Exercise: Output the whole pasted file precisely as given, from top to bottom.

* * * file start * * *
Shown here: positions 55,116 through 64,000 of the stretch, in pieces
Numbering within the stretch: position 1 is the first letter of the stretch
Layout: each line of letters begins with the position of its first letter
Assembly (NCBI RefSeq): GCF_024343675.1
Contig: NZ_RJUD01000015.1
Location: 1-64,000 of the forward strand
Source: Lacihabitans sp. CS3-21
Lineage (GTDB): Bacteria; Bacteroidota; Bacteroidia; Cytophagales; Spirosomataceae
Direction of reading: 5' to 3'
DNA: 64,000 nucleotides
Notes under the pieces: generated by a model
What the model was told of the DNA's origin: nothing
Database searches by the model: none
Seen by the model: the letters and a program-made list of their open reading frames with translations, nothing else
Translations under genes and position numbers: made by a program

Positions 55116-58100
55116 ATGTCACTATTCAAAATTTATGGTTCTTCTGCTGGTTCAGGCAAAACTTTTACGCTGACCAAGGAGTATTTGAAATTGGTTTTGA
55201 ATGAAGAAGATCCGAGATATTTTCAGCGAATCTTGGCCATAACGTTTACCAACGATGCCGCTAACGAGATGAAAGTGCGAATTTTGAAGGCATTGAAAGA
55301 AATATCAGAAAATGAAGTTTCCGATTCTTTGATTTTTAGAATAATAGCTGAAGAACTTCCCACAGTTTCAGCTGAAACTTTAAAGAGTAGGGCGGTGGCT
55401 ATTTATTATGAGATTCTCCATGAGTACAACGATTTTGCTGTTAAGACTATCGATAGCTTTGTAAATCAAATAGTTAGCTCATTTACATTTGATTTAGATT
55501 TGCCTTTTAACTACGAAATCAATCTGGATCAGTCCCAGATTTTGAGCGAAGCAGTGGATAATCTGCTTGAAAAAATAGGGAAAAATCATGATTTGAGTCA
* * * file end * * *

Shown here: positions 55,116 through 64,000 of the stretch, in pieces
Numbering within the stretch: position 1 is the first letter of the stretch
Layout: each line of letters begins with the position of its first letter
Assembly (NCBI RefSeq): GCF_024343675.1
Contig: NZ_RJUD01000015.1
Location: 1-64,000 of the forward strand
Source: Lacihabitans sp. CS3-21
Lineage (GTDB): Bacteria; Bacteroidota; Bacteroidia; Cytophagales; Spirosomataceae
Direction of reading: 5' to 3'
DNA: 64,000 nucleotides
Notes under the pieces: generated by a model
What the model was told of the DNA's origin: nothing
Database searches by the model: none
Seen by the model: the letters and a program-made list of their open reading frames with translations, nothing else
Translations under genes and position numbers: made by a program

Positions 55116-58100
55116 ATGTCACTATTCAAAATTTATGGTTCTTCTGCTGGTTCAGGCAAAACTTTTACGCTGACCAAGGAGTATTTGAAATTGGTTTTGA
55201 ATGAAGAAGATCCGAGATATTTTCAGCGAATCTTGGCCATAACGTTTACCAACGATGCCGCTAACGAGATGAAAGTGCGAATTTTGAAGGCATTGAAAGA
55301 AATATCAGAAAATGAAGTTTCCGATTCTTTGATTTTTAGAATAATAGCTGAAGAACTTCCCACAGTTTCAGCTGAAACTTTAAAGAGTAGGGCGGTGGCT
55401 ATTTATTATGAGATTCTCCATGAGTACAACGATTTTGCTGTTAAGACTATCGATAGCTTTGTAAATCAAATAGTTAGCTCATTTACATTTGATTTAGATT
55501 TGCCTTTTAACTACGAAATCAATCTGGATCAGTCCCAGATTTTGAGCGAAGCAGTGGATAATCTGCTTGAAAAAATAGGGAAAAATCATGATTTGAGTCA